Trump has declared war on our climate — we won’t let him win

Trump has declared war on our climate — we won’t let him win
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President TrumpDonald John TrumpLondon terror suspect’s children told authorities he complained about Trump: inquiry The Memo: Tide turns on Kavanaugh Trump to nominate retiring lawmaker as head of trade agency MORE declared recently in his State of the Union that his administration had “ended the war on American energy and clean coal.” In fact, what Trump actually did was declare war on our climate. We won’t let him win. 

Hiding behind rhetoric about our nation’s “crumbling infrastructure” isn’t a plan that makes America great. It’s a plan that makes America more polluted, worse off, and less prepared for the difficult century ahead.

Listen to mayors and governors across America and they’ll tell you that climate change is one of the greatest threats facing their communities. Whether it’s sea level rise in Miami or drought in Phoenix, the climate crisis is eating away at the foundational stability that our cities, states and country depend on. 

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Last year was the most costly year of weather disasters in American history, but it won’t be the last. Every credible scientific study shows that the damage caused by extreme weather like hurricanes and wildfires will only increase if we don’t take immediate action now. Reducing our carbon emissions and building 100 percent renewable, climate resilient communities should be one of our top priorities as a nation.

 

Instead, Trump and the Republican Party are offering an infrastructure plan that would make the climate crisis worse. At a time when we need to be moving towards 100 percent renewable energy, Trump is doubling down on fossil fuels. Instead of building climate resilient infrastructure, Trump is stripping away environmental reviews for pipelines. Instead of building sea walls, Trump wants to waste billions on a border wall with Mexico.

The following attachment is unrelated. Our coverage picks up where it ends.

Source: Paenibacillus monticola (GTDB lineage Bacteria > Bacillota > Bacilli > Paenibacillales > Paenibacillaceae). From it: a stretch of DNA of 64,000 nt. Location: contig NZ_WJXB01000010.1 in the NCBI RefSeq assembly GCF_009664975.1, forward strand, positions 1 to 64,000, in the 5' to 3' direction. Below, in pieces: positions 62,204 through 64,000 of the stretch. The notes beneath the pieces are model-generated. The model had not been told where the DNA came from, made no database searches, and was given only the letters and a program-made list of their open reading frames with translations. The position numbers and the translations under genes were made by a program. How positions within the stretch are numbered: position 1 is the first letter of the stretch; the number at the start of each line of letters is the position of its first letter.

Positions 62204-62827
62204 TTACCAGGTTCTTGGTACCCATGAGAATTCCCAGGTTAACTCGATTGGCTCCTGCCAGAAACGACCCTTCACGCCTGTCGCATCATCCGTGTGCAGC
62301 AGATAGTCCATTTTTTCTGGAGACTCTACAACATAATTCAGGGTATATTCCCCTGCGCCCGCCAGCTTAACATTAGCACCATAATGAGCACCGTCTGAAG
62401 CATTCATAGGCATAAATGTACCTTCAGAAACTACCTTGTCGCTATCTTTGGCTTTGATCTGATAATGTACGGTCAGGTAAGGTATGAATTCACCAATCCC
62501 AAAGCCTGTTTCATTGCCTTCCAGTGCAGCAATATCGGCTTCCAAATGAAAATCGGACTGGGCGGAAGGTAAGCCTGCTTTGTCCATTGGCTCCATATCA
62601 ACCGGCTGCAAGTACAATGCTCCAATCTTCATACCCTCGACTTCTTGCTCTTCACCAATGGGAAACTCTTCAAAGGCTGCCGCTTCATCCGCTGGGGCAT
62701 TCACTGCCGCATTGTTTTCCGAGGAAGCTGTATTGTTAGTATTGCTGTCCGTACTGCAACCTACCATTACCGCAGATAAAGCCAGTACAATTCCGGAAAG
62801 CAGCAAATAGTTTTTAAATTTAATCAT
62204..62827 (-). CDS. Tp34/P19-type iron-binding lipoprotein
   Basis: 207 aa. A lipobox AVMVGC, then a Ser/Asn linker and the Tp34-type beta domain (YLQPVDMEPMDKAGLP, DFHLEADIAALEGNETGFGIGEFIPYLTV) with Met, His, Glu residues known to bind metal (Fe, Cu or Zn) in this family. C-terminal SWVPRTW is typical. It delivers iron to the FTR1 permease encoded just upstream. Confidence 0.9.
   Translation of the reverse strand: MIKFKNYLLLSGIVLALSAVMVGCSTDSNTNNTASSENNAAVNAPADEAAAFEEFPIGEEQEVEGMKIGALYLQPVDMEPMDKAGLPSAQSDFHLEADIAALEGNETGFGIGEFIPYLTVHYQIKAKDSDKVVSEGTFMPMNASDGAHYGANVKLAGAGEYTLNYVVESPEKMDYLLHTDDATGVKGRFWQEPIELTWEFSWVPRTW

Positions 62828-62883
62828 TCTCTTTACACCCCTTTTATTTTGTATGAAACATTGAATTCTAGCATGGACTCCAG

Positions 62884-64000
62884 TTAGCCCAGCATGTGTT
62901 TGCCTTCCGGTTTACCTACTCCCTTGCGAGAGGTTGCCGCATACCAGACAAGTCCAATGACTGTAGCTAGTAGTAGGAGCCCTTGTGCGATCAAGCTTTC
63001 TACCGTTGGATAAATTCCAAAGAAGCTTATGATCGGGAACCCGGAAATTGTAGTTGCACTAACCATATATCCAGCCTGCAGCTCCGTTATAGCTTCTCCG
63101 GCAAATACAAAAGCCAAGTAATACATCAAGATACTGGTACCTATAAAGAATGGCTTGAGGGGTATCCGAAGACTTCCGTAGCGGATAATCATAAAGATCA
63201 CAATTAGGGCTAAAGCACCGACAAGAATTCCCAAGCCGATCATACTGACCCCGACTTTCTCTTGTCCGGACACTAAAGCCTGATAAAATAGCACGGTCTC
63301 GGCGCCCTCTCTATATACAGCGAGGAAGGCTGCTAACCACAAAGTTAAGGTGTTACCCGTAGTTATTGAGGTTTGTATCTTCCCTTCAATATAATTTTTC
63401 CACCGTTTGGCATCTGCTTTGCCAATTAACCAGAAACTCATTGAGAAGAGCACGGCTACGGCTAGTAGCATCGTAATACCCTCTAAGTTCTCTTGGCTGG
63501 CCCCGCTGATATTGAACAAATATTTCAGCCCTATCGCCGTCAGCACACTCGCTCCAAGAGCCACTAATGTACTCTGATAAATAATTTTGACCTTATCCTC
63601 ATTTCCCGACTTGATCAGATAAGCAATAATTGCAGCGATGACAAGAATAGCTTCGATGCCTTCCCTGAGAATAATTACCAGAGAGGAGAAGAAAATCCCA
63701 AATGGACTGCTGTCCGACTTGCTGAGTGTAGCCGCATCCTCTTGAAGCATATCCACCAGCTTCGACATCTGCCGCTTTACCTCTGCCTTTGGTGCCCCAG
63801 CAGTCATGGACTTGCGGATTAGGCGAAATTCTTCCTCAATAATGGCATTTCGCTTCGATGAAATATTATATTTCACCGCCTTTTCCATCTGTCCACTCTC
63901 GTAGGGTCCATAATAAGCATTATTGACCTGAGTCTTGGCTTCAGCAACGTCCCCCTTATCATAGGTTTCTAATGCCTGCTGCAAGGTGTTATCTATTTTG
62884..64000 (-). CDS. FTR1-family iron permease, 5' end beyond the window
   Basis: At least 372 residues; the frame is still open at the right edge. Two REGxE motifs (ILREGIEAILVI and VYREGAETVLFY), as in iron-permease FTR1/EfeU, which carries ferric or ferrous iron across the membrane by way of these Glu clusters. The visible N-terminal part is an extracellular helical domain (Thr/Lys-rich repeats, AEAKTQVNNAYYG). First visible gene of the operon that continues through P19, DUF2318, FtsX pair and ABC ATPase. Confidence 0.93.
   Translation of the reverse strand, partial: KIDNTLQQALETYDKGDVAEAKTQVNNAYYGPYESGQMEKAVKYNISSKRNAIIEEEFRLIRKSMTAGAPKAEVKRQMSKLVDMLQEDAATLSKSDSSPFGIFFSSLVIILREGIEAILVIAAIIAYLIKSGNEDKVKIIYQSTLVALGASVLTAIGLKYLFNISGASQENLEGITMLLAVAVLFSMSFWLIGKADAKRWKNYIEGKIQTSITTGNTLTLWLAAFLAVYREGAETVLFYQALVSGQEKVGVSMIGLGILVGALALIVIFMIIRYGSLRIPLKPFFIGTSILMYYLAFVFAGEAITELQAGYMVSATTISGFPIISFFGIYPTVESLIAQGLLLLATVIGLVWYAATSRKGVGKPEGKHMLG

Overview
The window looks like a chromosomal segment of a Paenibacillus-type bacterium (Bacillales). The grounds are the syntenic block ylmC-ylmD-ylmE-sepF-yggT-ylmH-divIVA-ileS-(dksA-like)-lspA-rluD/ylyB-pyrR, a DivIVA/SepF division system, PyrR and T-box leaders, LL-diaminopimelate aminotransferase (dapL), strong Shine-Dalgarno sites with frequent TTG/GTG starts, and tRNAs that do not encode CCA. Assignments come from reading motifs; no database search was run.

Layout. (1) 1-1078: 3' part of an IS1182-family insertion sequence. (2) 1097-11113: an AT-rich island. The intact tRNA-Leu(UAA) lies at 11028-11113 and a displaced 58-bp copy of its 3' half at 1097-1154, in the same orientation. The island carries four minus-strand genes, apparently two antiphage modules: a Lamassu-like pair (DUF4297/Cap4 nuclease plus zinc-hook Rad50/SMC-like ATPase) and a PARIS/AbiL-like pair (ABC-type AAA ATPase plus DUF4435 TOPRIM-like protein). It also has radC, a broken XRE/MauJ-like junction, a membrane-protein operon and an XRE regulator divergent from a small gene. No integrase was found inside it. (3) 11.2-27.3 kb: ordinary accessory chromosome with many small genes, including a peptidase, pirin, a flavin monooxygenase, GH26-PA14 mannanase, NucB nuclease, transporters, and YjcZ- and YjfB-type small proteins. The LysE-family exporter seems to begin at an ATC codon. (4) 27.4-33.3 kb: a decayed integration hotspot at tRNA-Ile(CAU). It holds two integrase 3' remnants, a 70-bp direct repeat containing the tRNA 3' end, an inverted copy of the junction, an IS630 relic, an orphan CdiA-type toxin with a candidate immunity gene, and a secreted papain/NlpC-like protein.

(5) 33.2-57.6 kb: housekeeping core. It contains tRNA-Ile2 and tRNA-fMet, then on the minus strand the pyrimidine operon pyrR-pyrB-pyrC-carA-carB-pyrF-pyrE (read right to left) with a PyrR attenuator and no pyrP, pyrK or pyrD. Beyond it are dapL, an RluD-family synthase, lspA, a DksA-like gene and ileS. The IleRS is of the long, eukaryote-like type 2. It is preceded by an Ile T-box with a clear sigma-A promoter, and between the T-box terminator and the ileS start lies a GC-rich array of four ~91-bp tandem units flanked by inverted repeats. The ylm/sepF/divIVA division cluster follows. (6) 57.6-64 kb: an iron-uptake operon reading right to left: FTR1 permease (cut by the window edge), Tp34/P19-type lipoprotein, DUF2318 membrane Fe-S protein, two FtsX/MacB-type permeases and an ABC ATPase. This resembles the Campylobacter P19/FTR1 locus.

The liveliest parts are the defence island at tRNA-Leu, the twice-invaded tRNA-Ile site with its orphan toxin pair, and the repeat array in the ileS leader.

But it’s not just what Trump is proposing in his plan, it’s what he’s leaving out. By marrying his administration to fossil fuel companies like Exxon, Trump is foregoing the greatest job creation opportunity in American history: the renewable energy revolution.

Upgrading our economy from fossil fuels to renewable energy would be an enormous industrial undertaking that would create millions of jobs in the process. Trump’s plan leaves all of those jobs on the table.

Imagine all the work that needs to get done. Retrofitting every building in the country, building thousands of wind turbines with American-made steel, installing millions of solar panels,  rebuilding our mass-transit systems, creating a nationwide high-speed rail network, the list goes on and on.

A truly visionary president would propose a “Green New Deal,” a massive federal investment to create a new renewable energy economy that works for all of us. A Green New Deal would improve on the original New Deal with worker training programs, grants for local communities, and a call to action for our young people to create a more just and sustainable world.

It would make smart, targeted investments to make sure that the benefits of a new renewable energy economy went to those communities, often low-income and people of color, who have been worst impacted by pollution and climate change. It would bring our country together.  

At the federal level, we already have an example of the type of legislation this sort of plan would require with the “100 by 2050 Act” introduced last spring by Sens. Jeff MerkleyJeffrey (Jeff) Alan MerkleyOvernight Energy: Warren bill would force companies to disclose climate impacts | Green group backs Gillum in Florida gov race | Feds to open refuge near former nuke site Warren wants companies to disclose more about climate change impacts DHS transferred about 0M from separate agencies to ICE this year: report MORE (D-Ore.) and Bernie SandersBernard (Bernie) SandersThe Memo: Tide turns on Kavanaugh Election Countdown: Trump confident about midterms in Hill.TV interview | Kavanaugh controversy tests candidates | Sanders, Warren ponder if both can run | Super PACs spending big | Two states open general election voting Friday | Latest Senate polls READ: President Trump’s exclusive interview with Hill.TV MORE (I-Vt.). That bill laid a compelling way to achieve the goals above through clear targets, government investments, and smart regulations.

But since we can’t expect anything from Washington as long as Trump and his cronies are in charge, we need to take this vision out of the beltway and back to our communities across the country.

Now is the time to pass local resolutions that ban all new fossil fuel infrastructure and commit our towns and cities to a just transition to 100 percent renewable energy for all. 

Together, we can provide the vision that our president lacks. Our parents’ generation raced to the moon. Our generation is racing to make sure we can survive on our planet. This isn’t something that can wait, we need it fast. Without real leadership in Washington, we must turn to one another and build the fossil free world we deserve.

May Boeve is the executive director of 350.org, an international climate change campaign.